library(quanteda)
romeo_dfm <- dfm(personas, remove_punct = TRUE)
head(romeo_dfm)
## Document-feature matrix of: 6 documents, 24 features (76.4% sparse).
##        features
## docs    sampson gregory abraham benvolio tybalt capulet ladycapulet montague
##   text1       1       1       1        1      1       1           1        1
##   text2       0       0       0        1      0       1           0        0
##   text3       0       0       0        0      0       0           1        0
##   text4       0       0       0        1      0       0           0        0
##   text5       0       0       0        1      1       1           0        0
##   text6       0       0       0        1      0       0           0        0
##        features
##   text1      1            1
##   text2      0            0
##   text3      0            0
##   text4      0            0
##   text5      0            0
##   text6      0            0
## [ reached max_nfeat ... 14 more features ]

We can then easily transform this document-feature matrix into a feature-co-occurrence matrix using the fcm function.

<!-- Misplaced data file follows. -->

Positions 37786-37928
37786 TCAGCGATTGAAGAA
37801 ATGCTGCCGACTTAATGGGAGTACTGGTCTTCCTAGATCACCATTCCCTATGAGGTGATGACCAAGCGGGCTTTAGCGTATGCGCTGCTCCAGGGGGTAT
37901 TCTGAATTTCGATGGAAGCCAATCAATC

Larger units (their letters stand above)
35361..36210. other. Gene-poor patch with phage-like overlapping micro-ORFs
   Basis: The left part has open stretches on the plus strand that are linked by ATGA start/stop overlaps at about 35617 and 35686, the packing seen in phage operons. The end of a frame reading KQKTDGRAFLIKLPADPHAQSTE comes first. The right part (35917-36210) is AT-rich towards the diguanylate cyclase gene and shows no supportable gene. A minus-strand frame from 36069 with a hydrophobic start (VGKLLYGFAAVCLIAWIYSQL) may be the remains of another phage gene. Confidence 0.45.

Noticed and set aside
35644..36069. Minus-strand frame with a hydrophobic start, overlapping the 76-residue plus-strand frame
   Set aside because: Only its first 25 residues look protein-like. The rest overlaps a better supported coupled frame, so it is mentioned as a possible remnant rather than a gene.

romeo_fcm <- fcm(romeo_dfm)
head(romeo_fcm)
## Feature co-occurrence matrix of: 6 by 6 features.
##           features
## features   sampson gregory abraham benvolio tybalt capulet
##   sampson        0       1       1        1      1       1
##   gregory        0       0       1        1      1       1
##   abraham        0       0       0        1      1       1
##   benvolio       0       0       0        0      3       3
##   tybalt         0       0       0        0      0       2
##   capulet        0       0       0        0      0       0

This feature-co-occurrence matrix can then serve as the input for the textplot_network function which already generates a nice network graph.

textplot_network(romeo_fcm, min_freq = 0.1, edge_alpha = 0.1, edge_size = 5)

The network graph can then be modified or customized easily by defining the arguments of the textplot_network fucntion. To see how and which aguments can be modified, you can use ?textplot_network.

textplot_network(romeo_fcm, min_freq = 2,
edge_alpha = 0.2,
edge_color = "orange",
edge_size = 5)

# 3 Creating two-layer networks

We will now create a different network - a network that links two types of entities, e.g. people to events or words to documents. In this example, we will link authors to journals. In contrast to the previous example, where we loaded already existing data, we create the data ourselves this time.

In a first step, we create a data frame representing three journals (JPrag, ELL, and WE) and four authors (MS, MH, NM, LM) who have have published in these journals.